Friends and colleagues of two journalists slain on live TV Wednesday morning hailed Alison Parker and Adam Ward as dedicated, energetic professionals with bright futures ahead of them.
"They were our A team — Alison and Adam," said Kelly Zuber, news director at WDBJ7-TV in Roanoke, Va., where both worked.
Parker, 24, and Ward, 27, were fatally shot while filming an early morning interview. An intense manhunt for the suspect in the attack ended when Vester Flanagan, 41, a former employee at the same TV station, shot himself. He was later pronounced dead at a hospital.
Parker handled the early morning shift and "had tremendous anchor potential," Zuber said. "She was one of those people who had many talents but didn’t know it. She was kind to everyone, humble, easy to get along with. We all told her she was a rising star but that never went to her head."
Zuber praised Ward's work ethic. He would film early morning shoots, then return to work in the evening to handle high school football coverage, Zuber said. The football coverage even became a family affair: Ward's father worked as a temporary employee to help out during the busy season, taking notes on plays and other action during the games.
"Adam was one of those photographers who would go anywhere, do anything for you," Zuber said.
WDBJ7-TV spokesman Mike Morgan said Parker and Ward were "two outstanding professionals. Both were so dedicated to their jobs. Both of them were go-to people. They were so energetic."
Parker's family released a statement to ET (Entertainment Tonight): "Today we received news that no family should ever hear. Our vivacious, ambitious, smart, engaging, hilarious, beautiful, and immensely talented Alison was taken from the world. This is senseless and our family is crushed."
Both victims were dating co-workers at the TV station. Parker had been dating Chris Hurst, an anchor at WDBJ7-TV, for almost nine months. The two had just returned from a whitewater rafting trip in the Blue Ridge mountains last weekend, Zuber said. Hurst told Zuber that, after the rafting trip, Parker was "as happy as he'd ever seen her."
After her death, Hurst tweeted a photo of the couple together. The two "were very much in love," he tweeted. "We just moved in together. I am numb."
Ward was engaged to WDBJ7-TV producer Melissa Ott.
Ott was working behind the scenes of the morning news show and watched the shooting as it happened, Zuber said. Ott had just accepted a job at a TV station in Charlotte, N.C., and the couple were planning to relocate there. Wednesday was Ott's last day at the station. "Melissa was the love of his life, so he was going to follow her," Zuber said.
Parker was interviewing Vicki Gardner of the local chamber of commerce when the shooting happened. Gardner was also shot and hospitalized. Gardner was taken to Carilion Roanoke Memorial Hospital for emergency surgery. According to a statement from the hospital, Gardner is recovering and in stable condition. Gardner is a member Carilion Franklin Memorial Hospital Board of Directors.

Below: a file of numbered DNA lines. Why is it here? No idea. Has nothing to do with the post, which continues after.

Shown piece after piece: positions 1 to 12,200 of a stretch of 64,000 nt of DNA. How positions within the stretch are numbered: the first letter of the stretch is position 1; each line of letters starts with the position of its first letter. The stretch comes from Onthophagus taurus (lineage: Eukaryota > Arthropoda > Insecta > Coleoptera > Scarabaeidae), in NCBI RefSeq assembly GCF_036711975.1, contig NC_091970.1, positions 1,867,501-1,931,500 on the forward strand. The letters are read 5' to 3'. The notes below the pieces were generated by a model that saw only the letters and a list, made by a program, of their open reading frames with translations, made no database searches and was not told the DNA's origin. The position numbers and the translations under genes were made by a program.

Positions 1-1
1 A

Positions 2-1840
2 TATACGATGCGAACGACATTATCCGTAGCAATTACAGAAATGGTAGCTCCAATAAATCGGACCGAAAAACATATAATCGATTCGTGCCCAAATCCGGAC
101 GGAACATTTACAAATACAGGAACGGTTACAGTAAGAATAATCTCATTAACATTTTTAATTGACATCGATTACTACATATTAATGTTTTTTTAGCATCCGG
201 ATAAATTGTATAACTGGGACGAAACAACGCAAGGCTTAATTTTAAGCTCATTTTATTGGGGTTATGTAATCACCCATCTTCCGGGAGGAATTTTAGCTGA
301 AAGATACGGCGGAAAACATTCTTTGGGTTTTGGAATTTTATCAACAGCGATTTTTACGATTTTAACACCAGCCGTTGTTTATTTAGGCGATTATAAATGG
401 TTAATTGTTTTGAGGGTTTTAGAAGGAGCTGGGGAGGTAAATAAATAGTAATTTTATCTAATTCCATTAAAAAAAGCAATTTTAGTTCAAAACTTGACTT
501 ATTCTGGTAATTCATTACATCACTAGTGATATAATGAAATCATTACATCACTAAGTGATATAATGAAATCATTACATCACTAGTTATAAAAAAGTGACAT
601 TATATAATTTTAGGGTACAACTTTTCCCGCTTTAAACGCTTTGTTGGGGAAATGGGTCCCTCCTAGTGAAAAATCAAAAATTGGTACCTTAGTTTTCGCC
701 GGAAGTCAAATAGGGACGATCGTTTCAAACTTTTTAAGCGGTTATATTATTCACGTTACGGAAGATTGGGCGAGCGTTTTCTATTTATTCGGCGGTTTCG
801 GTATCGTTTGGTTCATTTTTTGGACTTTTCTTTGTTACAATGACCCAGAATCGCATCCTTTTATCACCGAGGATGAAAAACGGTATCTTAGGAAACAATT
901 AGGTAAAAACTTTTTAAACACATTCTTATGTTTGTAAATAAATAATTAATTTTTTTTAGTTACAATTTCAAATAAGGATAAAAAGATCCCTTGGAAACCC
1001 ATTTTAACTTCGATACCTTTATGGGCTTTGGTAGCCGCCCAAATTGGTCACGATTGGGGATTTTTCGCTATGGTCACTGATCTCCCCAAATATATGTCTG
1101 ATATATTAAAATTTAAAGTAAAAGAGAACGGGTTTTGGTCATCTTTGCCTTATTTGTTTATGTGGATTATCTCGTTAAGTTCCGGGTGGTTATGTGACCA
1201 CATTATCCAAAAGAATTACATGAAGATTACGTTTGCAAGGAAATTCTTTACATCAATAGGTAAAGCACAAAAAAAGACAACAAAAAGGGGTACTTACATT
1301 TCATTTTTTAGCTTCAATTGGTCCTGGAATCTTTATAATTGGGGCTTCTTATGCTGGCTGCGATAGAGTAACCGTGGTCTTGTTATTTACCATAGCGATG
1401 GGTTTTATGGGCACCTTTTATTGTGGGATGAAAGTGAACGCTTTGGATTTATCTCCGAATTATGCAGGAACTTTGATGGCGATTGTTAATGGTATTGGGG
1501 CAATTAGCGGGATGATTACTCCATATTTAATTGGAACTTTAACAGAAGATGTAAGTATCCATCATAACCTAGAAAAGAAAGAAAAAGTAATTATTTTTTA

Ward graduated from Salem High School in Salem, Va., and Virginia Tech, the station said. Parker grew up in Martinsville, Va., and attended Patrick Henry Community College before graduating from James Madison University in 2012. While at James Madison, Parker earned a bachelor's degree in media arts and design and was a reporter and editor for the student newspaper, The Breeze.
She interned at WDBJ7-TV while in college, Zuber said. After graduation, Parker went on to work at WCTI News Channel 12 in Jacksonville, N.C., before moving to the Roanoke station.
Ryan Parkhurst, a faculty member at James Madison, taught Parker and served as her adviser. During his 11 years as a teacher, Parkhurst said he never met a student who had a job lined up in broadcast news before graduation, but Parker did.
“She was bubbly, she was smart,” Parkhurst said. “I keep using superlatives, which feels cheap, but she was all of those superlatives. She was everything that makes a good reporter.”
In a statement on its website, James Madison University said Parker "had a passion for journalism and had a bright future. We're shocked and saddened by the news and circumstances of her death. Our thoughts are with her family, friends and colleagues."
Before her death, Parker was heavily involved in producing an hour-long, prime-time special report on child abuse, Zuber said. Todd Schurz, president and CEO of Schurz Communications, which owns WDBJ7-TV, said the company was heartbroken "at the tragic and senseless loss."
"At the time of their murders, they were involved in the most important aspect of journalism — telling the stories important to their local communities," he said in a statement. "Our focus now is to comfort their families and loved ones and to assist law enforcement in their investigation."
On Twitter, Hurst described his relationship with Parker as "the best nine months of our lives. We wanted to get married. We just celebrated her 24th birthday." He described Parker as "the most radiant woman I ever met. And for some reason she loved me back. She loved her family, her parents and her brother."
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